Early Voting for Party Primaries Began on 2/20/24. Here's Where to Vote in the Sharpstown Area

Early Voting for Party Primaries Began on 2/20/24. Here's Where to Vote in the Sharpstown Area
The green-and-white check marks pinpoint early voting locations in Sharpstown, Alief, and Westchase. Image credit: harrisvotes.com.

Can't wait until March 5 to vote in the primary?

From February 20 to March 1, voters have the opportunity to cast their ballots early, helping the Democrat and Republican parties pick candidates for this November's general election. Dozens of national and local seats are up for election, including U.S. president, state senator, district attorney, too many district judge positions to count, county tax assessor, county school trustee, and county constables.

Upon entering a voting center, each voter must choose to cast either a Democrat ballot or a Republican ballot (the same person cannot vote in both primaries).

Once the final ballots come in on Election Day, March 5, county election workers will tally the votes. The top candidates from each party will go head-to-head in November's general election.

Spotlight: Constable Precinct 5 Race

None of the races are quite as hyperlocal as last November's City Council District J race, but the Harris County Constable Precinct 5 race comes closest. Harris County is divided into eight constable precincts, and all of Sharpstown is inside Precinct 5, which is currently patrolled by elected constable Ted Heap and his deputies.

Map of Harris County Constable Precincts. Image Credit: harriscountytx.gov

Since Heap's second four-year term expires on December 31, he's ineligible to run again. That leaves his seat open to five contenders: one Republican (Terry Allbritton) and four Democrats (Jerome Moore, Don Quang Dinh, Jerry Rodriguez, and William Gorman). (The links above lead to the candidates' campaign websites.)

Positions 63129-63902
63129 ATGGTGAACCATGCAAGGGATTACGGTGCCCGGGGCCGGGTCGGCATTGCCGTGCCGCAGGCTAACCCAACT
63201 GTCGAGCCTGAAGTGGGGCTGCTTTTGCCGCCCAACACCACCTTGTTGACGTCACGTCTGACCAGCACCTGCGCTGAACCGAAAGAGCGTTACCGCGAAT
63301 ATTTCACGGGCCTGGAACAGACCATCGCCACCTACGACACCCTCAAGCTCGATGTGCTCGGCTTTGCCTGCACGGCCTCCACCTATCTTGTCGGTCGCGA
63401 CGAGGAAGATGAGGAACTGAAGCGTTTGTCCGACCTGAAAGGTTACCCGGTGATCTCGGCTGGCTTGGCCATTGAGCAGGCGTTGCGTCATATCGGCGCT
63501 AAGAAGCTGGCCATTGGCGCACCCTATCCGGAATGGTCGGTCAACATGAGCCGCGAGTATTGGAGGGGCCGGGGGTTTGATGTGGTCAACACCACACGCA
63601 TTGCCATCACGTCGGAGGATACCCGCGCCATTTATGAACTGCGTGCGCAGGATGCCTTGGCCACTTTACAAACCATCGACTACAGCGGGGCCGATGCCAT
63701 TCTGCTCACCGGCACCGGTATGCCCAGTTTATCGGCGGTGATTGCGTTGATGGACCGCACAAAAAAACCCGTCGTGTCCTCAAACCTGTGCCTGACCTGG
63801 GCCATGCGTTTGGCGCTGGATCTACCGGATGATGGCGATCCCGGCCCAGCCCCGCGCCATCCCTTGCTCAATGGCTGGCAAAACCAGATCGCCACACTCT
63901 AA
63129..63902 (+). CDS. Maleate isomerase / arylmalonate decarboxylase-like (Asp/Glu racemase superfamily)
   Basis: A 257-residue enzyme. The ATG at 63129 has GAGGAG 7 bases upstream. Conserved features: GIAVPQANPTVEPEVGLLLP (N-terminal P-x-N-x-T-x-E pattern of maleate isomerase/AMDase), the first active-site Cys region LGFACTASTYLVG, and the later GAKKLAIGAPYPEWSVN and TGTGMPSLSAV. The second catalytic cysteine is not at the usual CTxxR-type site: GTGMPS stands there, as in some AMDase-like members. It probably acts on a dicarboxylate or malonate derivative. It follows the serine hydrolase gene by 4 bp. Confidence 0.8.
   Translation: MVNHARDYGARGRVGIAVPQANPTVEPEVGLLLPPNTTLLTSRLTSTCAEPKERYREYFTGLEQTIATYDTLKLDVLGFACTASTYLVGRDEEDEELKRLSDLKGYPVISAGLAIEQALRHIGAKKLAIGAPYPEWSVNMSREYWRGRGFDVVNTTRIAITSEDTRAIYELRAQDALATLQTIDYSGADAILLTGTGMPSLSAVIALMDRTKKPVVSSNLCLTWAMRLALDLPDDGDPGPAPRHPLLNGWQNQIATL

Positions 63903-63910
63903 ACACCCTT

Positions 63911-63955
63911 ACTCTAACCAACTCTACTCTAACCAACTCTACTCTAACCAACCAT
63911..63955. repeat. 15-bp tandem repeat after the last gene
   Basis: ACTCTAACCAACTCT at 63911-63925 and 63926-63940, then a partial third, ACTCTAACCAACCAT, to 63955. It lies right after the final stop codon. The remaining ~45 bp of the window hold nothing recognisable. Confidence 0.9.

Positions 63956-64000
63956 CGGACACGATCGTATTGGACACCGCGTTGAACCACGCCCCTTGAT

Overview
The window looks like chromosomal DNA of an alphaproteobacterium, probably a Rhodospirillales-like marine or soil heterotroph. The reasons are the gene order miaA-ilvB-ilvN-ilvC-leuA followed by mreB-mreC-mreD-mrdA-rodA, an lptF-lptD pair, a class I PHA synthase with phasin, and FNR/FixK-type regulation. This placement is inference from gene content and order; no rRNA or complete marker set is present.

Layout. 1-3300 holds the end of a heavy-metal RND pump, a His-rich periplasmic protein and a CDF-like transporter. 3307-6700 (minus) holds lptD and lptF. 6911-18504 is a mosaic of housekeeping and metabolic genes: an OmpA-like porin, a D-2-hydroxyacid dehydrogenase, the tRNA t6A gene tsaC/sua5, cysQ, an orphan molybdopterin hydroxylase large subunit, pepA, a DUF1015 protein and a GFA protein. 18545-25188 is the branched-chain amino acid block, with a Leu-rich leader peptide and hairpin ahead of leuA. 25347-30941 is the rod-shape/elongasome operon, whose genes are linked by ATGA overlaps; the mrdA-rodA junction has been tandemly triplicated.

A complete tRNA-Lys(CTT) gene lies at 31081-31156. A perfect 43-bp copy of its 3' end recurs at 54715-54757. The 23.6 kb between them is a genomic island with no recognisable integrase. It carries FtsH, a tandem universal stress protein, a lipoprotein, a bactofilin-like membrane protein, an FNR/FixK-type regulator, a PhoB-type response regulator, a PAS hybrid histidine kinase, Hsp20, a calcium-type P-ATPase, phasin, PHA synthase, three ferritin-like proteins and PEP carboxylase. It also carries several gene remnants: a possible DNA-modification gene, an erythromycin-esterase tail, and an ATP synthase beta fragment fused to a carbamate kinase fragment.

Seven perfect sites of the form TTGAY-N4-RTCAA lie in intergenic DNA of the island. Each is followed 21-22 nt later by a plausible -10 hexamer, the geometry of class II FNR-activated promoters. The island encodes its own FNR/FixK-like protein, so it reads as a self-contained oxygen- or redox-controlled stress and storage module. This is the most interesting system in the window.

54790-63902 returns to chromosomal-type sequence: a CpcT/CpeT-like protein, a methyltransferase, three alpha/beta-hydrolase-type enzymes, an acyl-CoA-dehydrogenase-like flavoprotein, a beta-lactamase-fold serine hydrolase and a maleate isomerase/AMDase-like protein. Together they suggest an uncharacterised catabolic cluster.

Unlike the Harris County Sheriff's Office, which primarily patrols outside Houston city limits, Harris County constables patrol county parks, toll roads, and neighborhoods throughout their precincts, including within Houston.

However, unlike some neighborhoods, Sharpstown does not pay to contract Harris County constables for extra patrols. Instead, the Sharpstown Civic Association hires private company S.E.A.L. Security to patrol the neighborhood. Former SCA president Charmaine LeBlanc said that when the SCA switched from hiring Constable Precinct 5 to hiring S.E.A.L., it saved money and reduced crime.

Nowadays, in the Sharpstown area, you're most likely to spot a Constable Precinct 5 car in one of the local parks managed by Harris County: Bayland, Burnett Bayland, Monsignor Bill Pickard, or Arthur Storey.

How and Where to Vote in the Primary Election

To vote, bring a valid photo ID such as a Texas driver's license, Texas ID, or U.S. passport. If you want to bring a list of your candidate choices, write it on a piece of paper—because it's illegal for voters to bring their phones into a voting center. And, of course, make sure you've registered to vote ahead of time.

Early voting centers are open from 7:00 AM to 7:00 PM Monday through Saturday, and 12:00-7:00 PM on Sunday.

Below is a list of early voting centers in Sharpstown and surrounding Super Neighborhoods.


  • Bayland Community Center (Auditorium), 6400 Bissonnet St
  • Chinese Community Center (Board Room), 9800 Town Park Dr


  • Alief ISD Administration Building (Room 750), 4250 Cook Rd


  • Tracy Gee Community Center (Auditorium), 3599 Westcenter Dr

Voting locations may be subject to change, so don't forget to check the Harris County Election Department's map before you go.

For more election information, including personalized sample ballots, visit www.harrisvotes.com.

You can also read questionnaire responses from many candidates in the League of Women Voters of Houston's Voters Guide.